Pizza Theory is a three player game (the two player version is a shadow of what the potential of the three player game shows) published by Gryphon Games in 2012 via Kickstarter. A game lasts around ten to twenty minutes, but don't let the short play time deceive you, as this "pizza" can really fill you up.
Pizza Theory is an abstract game that makes use of a theme wherein the players are trying to top a pizza with their own toppings. It has no randomness and has simple turn actions, but the result of each round is unpredictable since each player has his/her own idea as to how to maximize their toppings on each section of the pie.
I'll be doing something slightly different in this series of reviews, as instead of writing on how it compares to similar games in its genre, I'll replace that section with my five year-old daughter's thoughts on why she likes a certain game (paraphrased of course). It'll be written in a short Q & A style.
The game comes with a pizza board that's riddled with slight indentations that help keep the toppings in place once you place them. It also comes with cardboard topping tokens in three player colors, and three wooden sticks and three wooden dice in three player colors. It comes with an insert that snugly fits every component, and of course, a rulebook.
The cardboard components, which include the tokens and the pizza board are of very thick cardboard stock. They're very sturdy and solid, which assures that it'll stand up to A LOT of plays. The art is colorful and fun... makes the pizza looks slightly realistic. The rulebook is very well written, and all it'll take is one read for you to figure out how to teach and play this abstract game.
Overall, high quality components for a fair price. If you got the game via Kickstarter, then it'll also include the 'Anchovy Expansion', the quality of which is equal to the base game's components. Two thumbs up.
Setting up the game is a breeze. Each player receives sixteen topping cardboard tokens of their respective colors and a wooden stick (also of their own color). At the start of the game, the board is laid down in the middle of the three players, the first player is randomly determined, and each player lays down two of their toppings on their respective section (depending on whether they're the first, second or last player). That's it, you're ready to begin.
On a player's turn, he/she will do three things. The first thing is to place another topping of their color on the board. The only restriction is it can't be beside a topping of their own color (i.e. green can't be beside green and so on). After the first player lays down his/her topping, the second player does the same, then the third player does the same as well.
The second thing a player does is to choose a number from their six sided dice. This determined where they'll lay down their wooden stick or "slicer". They reveal their chosen numbers simultaneously and then lay down their wooden sticks. Pictured below is a game that's just finished, but it gives you a general idea of how the wooden sticks and topping get laid down.
After everything has been laid down, the third and final thing that the players do is to check each slice. If a single player holds majority in a slice, then he/she removes the other players' toppings and replaces them with his/her own. If two players are tied for majority, and there's a third player's topping in the slice, then the third player's topping is removed but it is not replaced with another player's topping. If you're on your own on a slice, or there is no majority, then nothing happens.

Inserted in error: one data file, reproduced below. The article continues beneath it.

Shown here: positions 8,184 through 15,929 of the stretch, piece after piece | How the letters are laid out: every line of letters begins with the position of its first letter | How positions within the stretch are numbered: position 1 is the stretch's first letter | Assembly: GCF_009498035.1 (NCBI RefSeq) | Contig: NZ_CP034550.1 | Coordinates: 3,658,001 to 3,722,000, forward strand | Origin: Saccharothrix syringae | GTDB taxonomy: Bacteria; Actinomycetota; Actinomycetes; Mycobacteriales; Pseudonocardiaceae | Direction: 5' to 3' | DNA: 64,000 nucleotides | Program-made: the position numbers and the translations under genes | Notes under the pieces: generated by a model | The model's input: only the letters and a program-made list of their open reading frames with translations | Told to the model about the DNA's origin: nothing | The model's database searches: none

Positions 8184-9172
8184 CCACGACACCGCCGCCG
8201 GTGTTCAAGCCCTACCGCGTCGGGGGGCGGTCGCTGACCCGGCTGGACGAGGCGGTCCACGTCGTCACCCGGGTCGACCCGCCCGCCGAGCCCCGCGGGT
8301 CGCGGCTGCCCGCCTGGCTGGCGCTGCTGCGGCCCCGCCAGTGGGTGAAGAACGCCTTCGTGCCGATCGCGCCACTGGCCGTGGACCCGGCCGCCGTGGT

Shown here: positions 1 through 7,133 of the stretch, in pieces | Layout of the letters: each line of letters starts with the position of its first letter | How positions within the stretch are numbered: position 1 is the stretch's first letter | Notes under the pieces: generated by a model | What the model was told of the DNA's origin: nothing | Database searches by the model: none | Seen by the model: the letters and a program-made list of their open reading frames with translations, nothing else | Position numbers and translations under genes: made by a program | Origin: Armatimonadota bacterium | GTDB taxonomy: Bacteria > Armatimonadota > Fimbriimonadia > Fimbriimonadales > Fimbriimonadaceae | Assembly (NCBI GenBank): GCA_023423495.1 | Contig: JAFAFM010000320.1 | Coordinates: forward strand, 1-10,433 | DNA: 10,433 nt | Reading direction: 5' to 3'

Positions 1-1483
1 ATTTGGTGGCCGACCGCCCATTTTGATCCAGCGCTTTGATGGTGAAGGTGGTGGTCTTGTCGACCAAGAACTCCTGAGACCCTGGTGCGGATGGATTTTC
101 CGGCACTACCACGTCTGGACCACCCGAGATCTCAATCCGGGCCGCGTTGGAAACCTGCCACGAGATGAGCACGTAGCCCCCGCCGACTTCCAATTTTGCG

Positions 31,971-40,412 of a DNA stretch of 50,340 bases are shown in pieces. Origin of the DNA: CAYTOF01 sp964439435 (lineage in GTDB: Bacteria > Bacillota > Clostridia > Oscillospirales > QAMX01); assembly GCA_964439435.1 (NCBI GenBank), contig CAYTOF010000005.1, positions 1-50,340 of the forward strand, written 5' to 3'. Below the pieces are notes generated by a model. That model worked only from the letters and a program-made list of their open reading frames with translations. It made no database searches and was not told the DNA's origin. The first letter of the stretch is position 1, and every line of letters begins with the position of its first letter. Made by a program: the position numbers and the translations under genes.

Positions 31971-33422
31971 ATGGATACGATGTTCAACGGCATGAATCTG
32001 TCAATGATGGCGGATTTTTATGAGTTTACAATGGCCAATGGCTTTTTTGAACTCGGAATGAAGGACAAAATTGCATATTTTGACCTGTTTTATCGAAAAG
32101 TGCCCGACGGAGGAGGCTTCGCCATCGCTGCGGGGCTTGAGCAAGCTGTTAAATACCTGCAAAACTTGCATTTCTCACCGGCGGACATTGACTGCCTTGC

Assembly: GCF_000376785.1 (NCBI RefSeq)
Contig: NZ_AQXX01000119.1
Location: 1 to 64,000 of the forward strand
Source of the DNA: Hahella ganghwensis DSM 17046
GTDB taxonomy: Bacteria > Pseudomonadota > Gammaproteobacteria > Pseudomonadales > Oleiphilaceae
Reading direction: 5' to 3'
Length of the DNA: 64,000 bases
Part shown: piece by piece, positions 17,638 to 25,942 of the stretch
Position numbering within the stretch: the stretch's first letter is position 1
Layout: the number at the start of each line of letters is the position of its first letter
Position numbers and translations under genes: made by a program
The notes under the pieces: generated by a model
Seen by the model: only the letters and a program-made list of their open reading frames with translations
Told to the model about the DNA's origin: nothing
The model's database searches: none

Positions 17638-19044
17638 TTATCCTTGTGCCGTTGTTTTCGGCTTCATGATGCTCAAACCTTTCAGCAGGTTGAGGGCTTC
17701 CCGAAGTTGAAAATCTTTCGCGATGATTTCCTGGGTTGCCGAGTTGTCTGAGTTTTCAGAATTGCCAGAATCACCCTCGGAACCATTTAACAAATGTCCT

There's also a safety rule which dictates that if you only have one topping on EVERY SLICE of pizza, then ALL your toppings cannot be removed/replaced.
That's it. The game ends when a player has laid down all sixteen of his/her toppings. In the picture above, the "white" player has just won.
Q & A W/ MY DAUGHTER:
Q: Why do you like this game Kashieu (pronounced cashew)?
A: I like how the pizza slowly forms and comes together... and I like the red toppings, specially the pepperoni, that's why I always play red Daddy!
Q: What do you think of the components?
A: They're really nice daddy. I like how colorful everything is. The pepperoni looks yummy! Can you make me pizza later?
Q: Did you find it hard to understand how to play the game?
A: No, it was very easy to understand, but I have a hard time figuring out where to place my toppings and slicer sometimes... specially against Mommy. Mommy is very good isn't she Daddy? She always beats us!
Q: Does the game frustrate you?
A: Sometimes, because I want to win and Mommy keeps removing my toppings!
Pizza Theory is a good abstract game, and although my daughter still often makes tactical mistakes and sometimes confuses where it's advantageous to slice the pizza, she enjoys it very much and has seen marked improvement each time we've played. I'm surprised how quickly she's been able to pick-up the gist of how to play an abstract game. The components are beautiful and, in my opinion at least, kid-friendly.
My son likes sitting down and playing the game with us as well, mostly because he loves pizza and he likes how the game looks. At three, he still has a hard time understanding what to do, nevermind the strategy.
Kashieu gives this game her seal of approval, and I imagine she'll only like it even more as her understanding of how to play and how to win deepens. For me... it's an okay game, but I think this is mainly because I'm not really a fan of abstract games. I won't hesitate to play it when my daughter asks me to play, but it's not something that I'd pull out the shelf every time I have a gaming group over.